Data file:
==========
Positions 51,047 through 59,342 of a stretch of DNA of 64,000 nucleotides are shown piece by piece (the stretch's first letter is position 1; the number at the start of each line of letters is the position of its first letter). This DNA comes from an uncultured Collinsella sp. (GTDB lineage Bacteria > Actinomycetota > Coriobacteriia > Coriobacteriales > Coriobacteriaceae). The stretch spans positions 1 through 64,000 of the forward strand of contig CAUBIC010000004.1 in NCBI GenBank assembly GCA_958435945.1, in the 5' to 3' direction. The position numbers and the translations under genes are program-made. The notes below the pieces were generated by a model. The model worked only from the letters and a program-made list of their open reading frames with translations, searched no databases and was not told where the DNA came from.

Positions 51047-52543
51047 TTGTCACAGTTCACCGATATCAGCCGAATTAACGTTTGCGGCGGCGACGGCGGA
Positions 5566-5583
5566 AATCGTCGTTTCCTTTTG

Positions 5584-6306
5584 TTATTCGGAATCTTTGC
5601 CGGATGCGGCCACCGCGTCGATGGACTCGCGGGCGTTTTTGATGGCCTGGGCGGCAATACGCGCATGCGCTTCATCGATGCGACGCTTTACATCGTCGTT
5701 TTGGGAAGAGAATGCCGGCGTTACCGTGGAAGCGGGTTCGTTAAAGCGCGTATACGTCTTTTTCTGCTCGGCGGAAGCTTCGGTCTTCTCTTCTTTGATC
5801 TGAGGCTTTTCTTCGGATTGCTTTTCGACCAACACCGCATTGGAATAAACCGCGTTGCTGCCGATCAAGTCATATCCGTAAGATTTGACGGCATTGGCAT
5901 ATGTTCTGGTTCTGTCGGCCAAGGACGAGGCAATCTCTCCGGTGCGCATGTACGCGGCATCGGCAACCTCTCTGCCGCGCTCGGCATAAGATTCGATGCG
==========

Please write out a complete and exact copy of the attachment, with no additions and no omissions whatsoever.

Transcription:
Positions 51,047 through 59,342 of a stretch of DNA of 64,000 nucleotides are shown piece by piece (the stretch's first letter is position 1; the number at the start of each line of letters is the position of its first letter). This DNA comes from an uncultured Collinsella sp. (GTDB lineage Bacteria > Actinomycetota > Coriobacteriia > Coriobacteriales > Coriobacteriaceae). The stretch spans positions 1 through 64,000 of the forward strand of contig CAUBIC010000004.1 in NCBI GenBank assembly GCA_958435945.1, in the 5' to 3' direction. The position numbers and the translations under genes are program-made. The notes below the pieces were generated by a model. The model worked only from the letters and a program-made list of their open reading frames with translations, searched no databases and was not told where the DNA came from.

Positions 51047-52543
51047 TTGTCACAGTTCACCGATATCAGCCGAATTAACGTTTGCGGCGGCGACGGCGGA
Positions 5566-5583
5566 AATCGTCGTTTCCTTTTG

Positions 5584-6306
5584 TTATTCGGAATCTTTGC
5601 CGGATGCGGCCACCGCGTCGATGGACTCGCGGGCGTTTTTGATGGCCTGGGCGGCAATACGCGCATGCGCTTCATCGATGCGACGCTTTACATCGTCGTT
5701 TTGGGAAGAGAATGCCGGCGTTACCGTGGAAGCGGGTTCGTTAAAGCGCGTATACGTCTTTTTCTGCTCGGCGGAAGCTTCGGTCTTCTCTTCTTTGATC
5801 TGAGGCTTTTCTTCGGATTGCTTTTCGACCAACACCGCATTGGAATAAACCGCGTTGCTGCCGATCAAGTCATATCCGTAAGATTTGACGGCATTGGCAT
5901 ATGTTCTGGTTCTGTCGGCCAAGGACGAGGCAATCTCTCCGGTGCGCATGTACGCGGCATCGGCAACCTCTCTGCCGCGCTCGGCATAAGATTCGATGCG